Lanthimos requires a very specifically attuned ironic wavelength that comes across as purposely deadpan, muted to better make the bizarre as the mundane. It’s a type of acting that can be very restrictive unless an actor can tap into that specific rhythm. The three women that top line The Favourite are each terrific. Colman (taking over Queen Elizabeth from Claire Foy in Netflix’s The Crown) is the standout as the temperamental monarch. Her favor is the prize and at some level she knows that people are playing games with her. It’s hard to know what degree of self-awareness Queen Anne is capable of considering she is beset by maladies both physical and mental (she really did lose 17 children in her lifetime, a dozen of them miscarriages). Because of all of this, the unpredictable nature of the Queen matches the unpredictable nature of the film, and one second she can be childish and defiant, the next playful and warm-hearted, the next manipulative and pushy, the next easily cowed and embarrassed. It’s a performance that has definite comic high-points as she howls at her servants and confuses her confidants, but there are layers to the character that Colman digs into. Sure she can be volcanic in rage or extremely funny when giving into the Queen’s whims, but it’s the degrees of sadness and vulnerability that creep through that round out the performance and person.
Weisz (Disobedience) has already starred in one kooky Lanthimos film (The Lobster) and easily slips into those peculiar comic rhythms again like a nicely fitting dress. Hers is the “fall” of the rise-and-fall tale, so she begins self-satisfied and ends humbled, except under Weisz she is never truly humbled. Her spirit does not break regardless of her unfortunate circumstances, including at one point being held hostage at a brothel. Even when she knows she must write a gracious letter she can’t help herself, composing drafts that keep veering into profane insults. Weisz is deliciously deadpan and never abandons the confines of that narrow acting range required for a pristine Lanthimos performance. Stone (La La Land) is the freshest face of the troupe as the underestimated young companion who rises through the ranks thanks to her cunning. Stone adopts a solid British accent, which is helpful, but her intonations are perfectly suited for Lanthimos. There are small, stranger moments where the character is breaking the facade with the audience to reveal an eager peculiarity, an imitation of a monster that’s random, or the most delightfully dismissive “yeah, sure” snort in the history of film. Stone is a versatile talent with comic bonafides, so it’s fun and satisfying to see her expand her already impressive, Oscar-winning range.
This is a movie that does not work without a distinct vision, sure handed direction, and pitch-perfect acting, all seamlessly working in tandem to create such a finely crafted dark comedy that can go in many perversely entertaining directions at a moment’s notice. Lanthimos and his cadre of award-worthy actresses have great, prankish fun playing dress up in their fancy locations and making a costume drama with a dash of anarchic farce. The Favourite doesn’t quite rise to the top of my own list of Lanthimos favorites (I’d probably rank it a noble third) but it’s still a razor-sharp, sardonic, unpredictable, and wonderfully, vibrantly weird movie worth celebrating.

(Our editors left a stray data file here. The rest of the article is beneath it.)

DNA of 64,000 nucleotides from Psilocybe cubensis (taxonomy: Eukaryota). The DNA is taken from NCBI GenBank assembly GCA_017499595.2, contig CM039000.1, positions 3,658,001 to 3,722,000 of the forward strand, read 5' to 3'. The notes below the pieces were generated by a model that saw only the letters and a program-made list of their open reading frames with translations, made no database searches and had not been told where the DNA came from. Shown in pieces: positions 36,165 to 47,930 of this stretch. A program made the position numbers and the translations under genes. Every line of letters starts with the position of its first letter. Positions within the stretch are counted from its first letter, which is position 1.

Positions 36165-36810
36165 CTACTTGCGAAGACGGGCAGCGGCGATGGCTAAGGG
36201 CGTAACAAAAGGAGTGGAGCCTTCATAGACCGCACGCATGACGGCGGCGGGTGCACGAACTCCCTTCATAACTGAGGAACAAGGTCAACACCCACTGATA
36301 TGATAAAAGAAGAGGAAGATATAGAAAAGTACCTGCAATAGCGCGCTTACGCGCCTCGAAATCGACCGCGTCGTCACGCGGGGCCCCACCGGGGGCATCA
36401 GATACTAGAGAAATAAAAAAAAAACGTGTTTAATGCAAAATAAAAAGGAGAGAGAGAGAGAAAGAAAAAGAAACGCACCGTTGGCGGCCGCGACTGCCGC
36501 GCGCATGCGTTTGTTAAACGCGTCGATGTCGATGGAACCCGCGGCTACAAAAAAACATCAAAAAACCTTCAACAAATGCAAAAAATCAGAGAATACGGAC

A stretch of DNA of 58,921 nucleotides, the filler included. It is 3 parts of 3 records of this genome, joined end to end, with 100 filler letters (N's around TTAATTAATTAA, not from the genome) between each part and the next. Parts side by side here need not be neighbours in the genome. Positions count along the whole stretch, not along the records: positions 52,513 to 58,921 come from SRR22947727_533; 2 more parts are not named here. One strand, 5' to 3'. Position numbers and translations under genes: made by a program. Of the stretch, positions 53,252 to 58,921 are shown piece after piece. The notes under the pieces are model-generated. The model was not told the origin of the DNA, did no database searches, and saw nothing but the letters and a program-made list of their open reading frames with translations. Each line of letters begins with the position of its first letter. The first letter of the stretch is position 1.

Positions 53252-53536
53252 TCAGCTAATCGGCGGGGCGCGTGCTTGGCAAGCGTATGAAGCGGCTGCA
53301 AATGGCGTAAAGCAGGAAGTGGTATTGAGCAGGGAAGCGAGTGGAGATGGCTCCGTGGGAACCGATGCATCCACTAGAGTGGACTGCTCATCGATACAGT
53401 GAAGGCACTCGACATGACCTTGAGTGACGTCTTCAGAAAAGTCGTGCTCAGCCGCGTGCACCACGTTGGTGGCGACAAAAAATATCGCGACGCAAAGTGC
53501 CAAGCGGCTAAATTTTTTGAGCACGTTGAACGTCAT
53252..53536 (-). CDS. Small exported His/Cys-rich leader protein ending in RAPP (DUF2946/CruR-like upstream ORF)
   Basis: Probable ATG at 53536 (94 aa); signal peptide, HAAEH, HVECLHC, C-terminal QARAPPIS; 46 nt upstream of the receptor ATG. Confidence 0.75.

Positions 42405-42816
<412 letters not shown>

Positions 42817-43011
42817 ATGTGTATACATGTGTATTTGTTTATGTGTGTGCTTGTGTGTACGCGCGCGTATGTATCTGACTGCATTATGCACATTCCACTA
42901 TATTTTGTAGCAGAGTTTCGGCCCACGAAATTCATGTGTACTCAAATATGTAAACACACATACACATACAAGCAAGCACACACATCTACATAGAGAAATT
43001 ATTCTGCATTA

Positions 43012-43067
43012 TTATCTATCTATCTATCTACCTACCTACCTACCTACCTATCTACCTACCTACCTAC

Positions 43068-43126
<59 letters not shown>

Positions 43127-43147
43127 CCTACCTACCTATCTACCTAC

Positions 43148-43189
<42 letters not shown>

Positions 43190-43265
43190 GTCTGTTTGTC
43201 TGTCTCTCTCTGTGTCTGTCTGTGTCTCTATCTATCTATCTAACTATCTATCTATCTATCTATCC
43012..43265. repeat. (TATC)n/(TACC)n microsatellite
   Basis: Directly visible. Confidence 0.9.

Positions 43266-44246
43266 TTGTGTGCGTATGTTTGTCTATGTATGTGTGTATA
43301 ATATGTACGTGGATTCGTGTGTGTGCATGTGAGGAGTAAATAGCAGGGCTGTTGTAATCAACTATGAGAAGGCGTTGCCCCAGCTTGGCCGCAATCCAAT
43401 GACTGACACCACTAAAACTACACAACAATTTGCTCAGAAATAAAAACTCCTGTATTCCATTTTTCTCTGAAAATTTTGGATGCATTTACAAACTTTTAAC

Nate’s Grade: A-
Green Book plays like a twenty-first century rendition of Driving Miss Daisy, a well-meaning and relatively gentle movie about race relations where a prejudiced white person comes about thanks to their firsthand friendship with an African-American male. It’s reportedly inspired by the true story of Tony Lip (Viggo Mortensen), a nightclub bouncer, driving around a famed pianist, Dr. Don Shirley (Mahershala Ali), as he performed throughout the South in 1962. The best part of the movie is the character interaction between this odd couple, and you’ll get plenty of it too. The actors burrow into their very distinctly conflicting characters, so it’s a natural pleasure to watch them eventually bond and learn from one another. This is the kind of racism that doesn’t make people feel too uncomfortable, and you could say that about the film as a whole. It’s a bit safe and has its intentions set on being a big, inclusive crowd-pleaser, and it plays like one. There are moments to make you laugh, moments to make you cheer, and moments to make you tear up. Morstensen and Ali are terrific together and find dignity and humanity in characters that could have easily become one-note stereotypes. The more we learn about Dr. Shirley the more interesting he becomes, a man used to feeling like an outsider no matter the company he keeps. Watching the two men grow and open up to one another can be heartwarming and deeply satisfying. Remarkably, the film is directed and co-written by one half of the Farrelly brothers, the pair responsible for ribald comedies like There’s Something About Mary and Dumb and Dumber. It’s an easy movie to fall for, with its winning formula and enjoyable actors, but there’s a little nagging concern I have that Green Book is too safe, too straight, and too pat in its life lessons. Despite its Best Picture win, it’s not like Driving Miss Daisy has any lasting cultural impression, and I wonder if maybe Green Book is destined for the same. Still, the acting and writing is enough to bring a smile to your face and remind one’s self about the power of kindness.